Friday, July 27, 2012

On Figs and Posterity

In my wildly-ranging and near-constant summer curiosity, I recently came across a book: The Kadota Fig: A Treatise on its Origin, Planting and Care, by W. Sam Clark of Sultana, California, published in 1920. This is a weird little text, written in such highly overwrought Victorian-ese, it is hard to read without laughing both in shock and frustration.
In after centuries, was it not the dark-skinned Padres of Old Spain whose indomitable spirit and loving kindly ways blazed the Christian trails into our western lands, bringing comfort and spiritual cheer, and implanting with their blessings this same old fig in the sun-kissed lands of California? Does not this fig image an exact reproduction of these patient and blessed men who gave this fig and their lives to us? Does it not furnish physical shade and protection, temporal food and spiritual inspiration and lasting blessings? Are its fruits not sweet and pure, dark in color, yet never failing in time and season? Are these fruits not like the Padres of old, ever welcome in humblest home, to lordly mansion, bringing peace and consolation to us all? Are they not almost one?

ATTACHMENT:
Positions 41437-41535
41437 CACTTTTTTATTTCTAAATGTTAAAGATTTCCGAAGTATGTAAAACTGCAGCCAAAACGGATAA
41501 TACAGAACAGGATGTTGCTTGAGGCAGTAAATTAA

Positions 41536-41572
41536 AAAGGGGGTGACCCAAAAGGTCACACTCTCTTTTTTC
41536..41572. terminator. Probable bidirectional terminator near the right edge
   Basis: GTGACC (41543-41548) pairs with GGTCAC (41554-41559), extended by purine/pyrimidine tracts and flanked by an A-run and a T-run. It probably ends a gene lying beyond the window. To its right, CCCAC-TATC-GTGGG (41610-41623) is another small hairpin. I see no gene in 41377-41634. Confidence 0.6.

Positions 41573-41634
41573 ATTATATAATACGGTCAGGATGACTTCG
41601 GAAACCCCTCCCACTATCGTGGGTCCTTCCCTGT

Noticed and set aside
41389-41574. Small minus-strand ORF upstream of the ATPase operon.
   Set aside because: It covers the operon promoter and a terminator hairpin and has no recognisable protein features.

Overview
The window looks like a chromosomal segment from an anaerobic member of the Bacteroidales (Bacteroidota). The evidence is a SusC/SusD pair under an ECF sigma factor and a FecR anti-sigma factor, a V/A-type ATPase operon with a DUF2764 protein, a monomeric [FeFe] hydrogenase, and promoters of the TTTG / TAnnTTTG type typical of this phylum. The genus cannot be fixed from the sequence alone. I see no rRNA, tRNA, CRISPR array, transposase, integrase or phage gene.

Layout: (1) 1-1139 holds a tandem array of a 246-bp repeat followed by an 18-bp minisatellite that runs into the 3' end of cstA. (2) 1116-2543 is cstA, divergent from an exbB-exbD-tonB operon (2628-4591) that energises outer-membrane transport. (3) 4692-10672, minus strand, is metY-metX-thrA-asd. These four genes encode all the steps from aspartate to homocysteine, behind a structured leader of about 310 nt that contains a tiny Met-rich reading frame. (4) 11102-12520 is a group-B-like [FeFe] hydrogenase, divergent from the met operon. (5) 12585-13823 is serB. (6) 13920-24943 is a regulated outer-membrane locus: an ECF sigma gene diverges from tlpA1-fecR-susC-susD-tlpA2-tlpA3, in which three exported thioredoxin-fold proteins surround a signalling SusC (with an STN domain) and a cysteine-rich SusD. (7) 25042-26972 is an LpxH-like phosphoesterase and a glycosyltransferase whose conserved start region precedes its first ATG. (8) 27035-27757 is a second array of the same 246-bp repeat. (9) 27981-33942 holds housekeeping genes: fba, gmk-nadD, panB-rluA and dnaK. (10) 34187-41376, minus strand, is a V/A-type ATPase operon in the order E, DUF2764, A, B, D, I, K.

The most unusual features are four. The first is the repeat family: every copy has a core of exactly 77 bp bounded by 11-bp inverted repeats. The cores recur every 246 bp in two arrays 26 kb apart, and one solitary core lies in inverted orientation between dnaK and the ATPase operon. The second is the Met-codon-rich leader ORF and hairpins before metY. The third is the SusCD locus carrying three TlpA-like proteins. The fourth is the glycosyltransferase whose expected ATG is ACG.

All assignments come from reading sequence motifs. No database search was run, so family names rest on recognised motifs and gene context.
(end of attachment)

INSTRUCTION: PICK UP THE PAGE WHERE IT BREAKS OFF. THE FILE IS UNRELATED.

Now comes the Kadota, a product of our land and time. Almost with meteoric speed and splendor, from out our western skies comes this fair-faced visitor, like [a] gracious maiden through parted curtains, a vision of beauty and joy.
But, despite Clark's strange racism and insistence in philosophizing, I feel some sympathy towards him. I too am constantly looking for the connection between people and plants; Clark seems to be some misguided (by the era's epidemic of racism) early ethnobotanist (before there was such a term) with a penchant for rhetorical questions. And though he didn't create the Kadota—it was a chance discovery by Stephen J. Taft , who discovered the fig growing near Fresno in someone else's field of Dottatos, the green Italian fig from the Calabria region—he certainly loved it. There is debate over whether or not Dottatos and Kadotas really are different figs, though according to Clark they certainly are, and in his mind, the Kadota is far superior.